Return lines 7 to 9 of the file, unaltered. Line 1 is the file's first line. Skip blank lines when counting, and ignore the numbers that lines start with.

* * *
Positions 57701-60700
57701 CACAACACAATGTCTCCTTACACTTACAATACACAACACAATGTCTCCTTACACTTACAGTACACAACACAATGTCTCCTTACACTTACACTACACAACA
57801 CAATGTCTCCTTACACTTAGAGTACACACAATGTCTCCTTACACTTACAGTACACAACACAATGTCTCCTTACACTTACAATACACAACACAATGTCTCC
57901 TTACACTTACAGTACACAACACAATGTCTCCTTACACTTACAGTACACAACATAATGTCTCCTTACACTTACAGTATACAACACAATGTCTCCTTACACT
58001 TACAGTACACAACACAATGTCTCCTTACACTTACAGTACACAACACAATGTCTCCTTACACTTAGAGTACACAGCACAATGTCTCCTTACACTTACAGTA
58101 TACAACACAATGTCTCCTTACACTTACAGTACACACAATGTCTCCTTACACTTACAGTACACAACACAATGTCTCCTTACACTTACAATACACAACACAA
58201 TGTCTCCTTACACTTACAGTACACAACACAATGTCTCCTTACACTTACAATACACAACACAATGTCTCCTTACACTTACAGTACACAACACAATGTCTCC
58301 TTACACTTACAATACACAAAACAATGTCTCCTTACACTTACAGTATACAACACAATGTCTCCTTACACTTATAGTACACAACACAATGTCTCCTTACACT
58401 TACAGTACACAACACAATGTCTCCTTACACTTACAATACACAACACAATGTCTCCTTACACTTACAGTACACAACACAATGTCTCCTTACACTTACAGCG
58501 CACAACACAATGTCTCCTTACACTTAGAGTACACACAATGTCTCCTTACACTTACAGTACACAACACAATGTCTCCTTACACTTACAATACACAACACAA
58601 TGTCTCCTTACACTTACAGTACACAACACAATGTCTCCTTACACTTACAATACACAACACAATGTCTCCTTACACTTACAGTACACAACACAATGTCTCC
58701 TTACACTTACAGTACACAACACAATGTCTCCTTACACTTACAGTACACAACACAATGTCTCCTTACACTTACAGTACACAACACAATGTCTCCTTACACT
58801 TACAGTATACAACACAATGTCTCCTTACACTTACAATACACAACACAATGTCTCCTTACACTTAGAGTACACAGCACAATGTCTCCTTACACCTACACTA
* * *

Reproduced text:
58201 TGTCTCCTTACACTTACAGTACACAACACAATGTCTCCTTACACTTACAATACACAACACAATGTCTCCTTACACTTACAGTACACAACACAATGTCTCC
58301 TTACACTTACAATACACAAAACAATGTCTCCTTACACTTACAGTATACAACACAATGTCTCCTTACACTTATAGTACACAACACAATGTCTCCTTACACT
58401 TACAGTACACAACACAATGTCTCCTTACACTTACAATACACAACACAATGTCTCCTTACACTTACAGTACACAACACAATGTCTCCTTACACTTACAGCG